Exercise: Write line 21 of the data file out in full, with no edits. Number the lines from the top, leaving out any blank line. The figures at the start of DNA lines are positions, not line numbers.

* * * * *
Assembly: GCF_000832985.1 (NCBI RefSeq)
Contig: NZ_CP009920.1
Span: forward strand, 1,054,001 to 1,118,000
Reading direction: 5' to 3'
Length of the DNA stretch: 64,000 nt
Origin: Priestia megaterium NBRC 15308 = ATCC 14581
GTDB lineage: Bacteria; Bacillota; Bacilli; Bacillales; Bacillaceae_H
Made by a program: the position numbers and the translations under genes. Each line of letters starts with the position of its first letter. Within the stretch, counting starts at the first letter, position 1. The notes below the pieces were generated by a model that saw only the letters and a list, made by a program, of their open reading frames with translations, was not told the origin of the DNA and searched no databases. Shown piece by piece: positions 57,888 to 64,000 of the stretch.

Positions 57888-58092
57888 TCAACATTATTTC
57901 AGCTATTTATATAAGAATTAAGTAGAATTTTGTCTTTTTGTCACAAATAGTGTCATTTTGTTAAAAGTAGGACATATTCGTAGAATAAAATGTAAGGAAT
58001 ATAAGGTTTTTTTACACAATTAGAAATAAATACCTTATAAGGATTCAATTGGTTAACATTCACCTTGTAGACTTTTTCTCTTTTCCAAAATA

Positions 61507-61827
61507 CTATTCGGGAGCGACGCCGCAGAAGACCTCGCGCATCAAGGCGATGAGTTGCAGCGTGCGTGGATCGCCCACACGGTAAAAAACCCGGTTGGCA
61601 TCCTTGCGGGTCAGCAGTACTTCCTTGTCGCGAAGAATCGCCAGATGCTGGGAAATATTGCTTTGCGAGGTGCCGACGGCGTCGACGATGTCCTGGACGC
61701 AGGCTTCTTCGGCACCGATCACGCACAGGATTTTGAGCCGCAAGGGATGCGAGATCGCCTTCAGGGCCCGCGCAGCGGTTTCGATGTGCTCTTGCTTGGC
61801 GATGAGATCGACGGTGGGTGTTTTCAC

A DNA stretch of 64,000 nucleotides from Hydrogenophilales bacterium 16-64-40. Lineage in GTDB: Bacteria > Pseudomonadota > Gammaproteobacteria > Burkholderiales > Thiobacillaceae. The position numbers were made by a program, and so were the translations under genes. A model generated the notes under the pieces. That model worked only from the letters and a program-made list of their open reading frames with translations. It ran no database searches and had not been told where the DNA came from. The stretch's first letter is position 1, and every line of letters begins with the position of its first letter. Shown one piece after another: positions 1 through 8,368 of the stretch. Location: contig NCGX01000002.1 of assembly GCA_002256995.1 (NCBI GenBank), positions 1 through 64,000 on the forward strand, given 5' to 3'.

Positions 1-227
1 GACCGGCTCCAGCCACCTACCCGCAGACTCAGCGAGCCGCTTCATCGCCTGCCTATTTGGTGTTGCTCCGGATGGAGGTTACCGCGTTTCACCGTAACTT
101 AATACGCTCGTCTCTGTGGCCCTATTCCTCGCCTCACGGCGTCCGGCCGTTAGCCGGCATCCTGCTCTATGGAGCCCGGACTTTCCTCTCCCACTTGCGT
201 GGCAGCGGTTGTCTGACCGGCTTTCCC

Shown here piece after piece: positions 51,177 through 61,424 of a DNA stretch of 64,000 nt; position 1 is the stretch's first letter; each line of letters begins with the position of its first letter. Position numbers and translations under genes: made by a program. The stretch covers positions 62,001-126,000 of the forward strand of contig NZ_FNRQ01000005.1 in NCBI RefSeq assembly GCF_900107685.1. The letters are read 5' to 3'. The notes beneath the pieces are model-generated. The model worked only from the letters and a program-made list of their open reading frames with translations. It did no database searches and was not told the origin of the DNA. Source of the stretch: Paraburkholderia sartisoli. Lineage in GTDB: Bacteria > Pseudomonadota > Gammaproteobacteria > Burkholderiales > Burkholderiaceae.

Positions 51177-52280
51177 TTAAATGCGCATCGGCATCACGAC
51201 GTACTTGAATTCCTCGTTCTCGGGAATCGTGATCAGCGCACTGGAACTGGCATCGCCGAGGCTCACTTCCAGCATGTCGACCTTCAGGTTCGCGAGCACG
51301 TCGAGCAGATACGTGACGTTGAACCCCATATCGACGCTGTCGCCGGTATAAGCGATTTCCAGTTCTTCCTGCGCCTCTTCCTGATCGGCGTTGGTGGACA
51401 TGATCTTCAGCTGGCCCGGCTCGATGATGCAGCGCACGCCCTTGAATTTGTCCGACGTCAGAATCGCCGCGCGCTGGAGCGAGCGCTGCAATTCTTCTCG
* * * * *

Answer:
101 AATACGCTCGTCTCTGTGGCCCTATTCCTCGCCTCACGGCGTCCGGCCGTTAGCCGGCATCCTGCTCTATGGAGCCCGGACTTTCCTCTCCCACTTGCGT